Antonio Sacco (Italy)

sickle moon–
past memories of fields
just harvested

Comment: a haiku with a harmonizing juxtaposition (torihayasi 取はやし) and a sense of melancholy (wabi 侘) that permeates the entire work. The dilatation of the author’s feelings is emphasized by the alliteration of the ‘s’ sound, while the reference to ‘past memories’ seems to reflect the poet’s will to link his own experience to that of other great haijin of the past, especially Matsuo Bashō (旅に病で夢は枯野をかけ廻る, ill on the road/ my dreams wander/ the withered fields).

6 thoughts on “Antonio Sacco (Italy)

  1. sickle moon–
    past memories of fields
    just harvested

    Antonio Sacco (Italy)

    This definitely has a feel of a hokku or other pre-haiku verse, and balances extremely well between the classic pre-haiku of Matsuo Basho et al, and haiku (1890s onwards) that still carry links to the old genres.

    The opening line reminds me of both Father Time and the character called “Death” who carries a sickle, and that the author from remembering past fields realises their mortality, and that one day they will walk amongst Elysian Fields.

    Wonderful poem!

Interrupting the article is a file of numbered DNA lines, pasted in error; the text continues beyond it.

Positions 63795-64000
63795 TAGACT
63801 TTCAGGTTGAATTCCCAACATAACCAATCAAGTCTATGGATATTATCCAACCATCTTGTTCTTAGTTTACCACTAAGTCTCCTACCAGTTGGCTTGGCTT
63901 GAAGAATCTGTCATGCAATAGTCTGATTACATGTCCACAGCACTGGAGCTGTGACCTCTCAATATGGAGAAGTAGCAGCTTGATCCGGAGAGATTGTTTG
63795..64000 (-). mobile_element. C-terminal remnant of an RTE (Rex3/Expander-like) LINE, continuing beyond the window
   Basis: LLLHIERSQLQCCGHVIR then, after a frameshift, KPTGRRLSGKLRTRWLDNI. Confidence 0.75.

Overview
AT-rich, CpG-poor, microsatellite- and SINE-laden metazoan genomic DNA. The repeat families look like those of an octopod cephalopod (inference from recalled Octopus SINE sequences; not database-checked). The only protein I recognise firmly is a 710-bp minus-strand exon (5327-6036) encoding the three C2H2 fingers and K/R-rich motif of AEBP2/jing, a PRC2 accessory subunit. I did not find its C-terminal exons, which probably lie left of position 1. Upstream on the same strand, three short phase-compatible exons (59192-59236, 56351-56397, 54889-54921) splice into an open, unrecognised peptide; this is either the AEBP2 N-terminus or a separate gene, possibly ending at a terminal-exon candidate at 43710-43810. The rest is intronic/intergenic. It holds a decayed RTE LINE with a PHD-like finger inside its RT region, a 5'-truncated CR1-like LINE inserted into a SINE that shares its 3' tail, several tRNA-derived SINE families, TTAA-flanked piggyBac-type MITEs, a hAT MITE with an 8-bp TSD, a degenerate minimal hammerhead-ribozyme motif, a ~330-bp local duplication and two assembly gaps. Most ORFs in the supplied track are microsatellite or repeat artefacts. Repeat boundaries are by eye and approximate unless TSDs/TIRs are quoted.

warm regards,
    Alan

    Like

  2. sickle moon–
    past memories of fields
    just harvested

    Antonio Sacco (Italy)

    The opening line reminds me of both Father Time, and the character called “Death” who is personified carrying a Sickle. The past memories of fields is a great line, and links Matsuo Basho’s withered fields and those of Elysian Fields as we contemplate our mortality.

    Wonderful poem!

    warm regards,
    Alan

    Like

  3. sickle moon–
    past memories of fields
    just harvested

    Antonio Sacco (Italy)

    The opening line reminds me of “Father Time” and the personified character called “Death” who carries a Sickle. The second line is wonderfully evocative, and links Matsuo Bashō’s fields and those of the Elysian Fields as we contemplate our mortality.

    Wonderful poem!

    warm regards,
    Alan

    Liked by 2 people

    1. Ciao Alan, from my point of view, you have found another possible interpretation that I had not thought! It’s true that an haiku is an “open poetry” and that “it’s the reader’s task to close the circle”. Thank you so much Alan!

      Antonio

      Liked by 1 person

      1. Thanks!

        I guess when we choose well with our words and phrasing we will touch on other possibilities yet still have a fine poem in its own right, and ‘first reading’.

        warm regards,
        Alan

        Like

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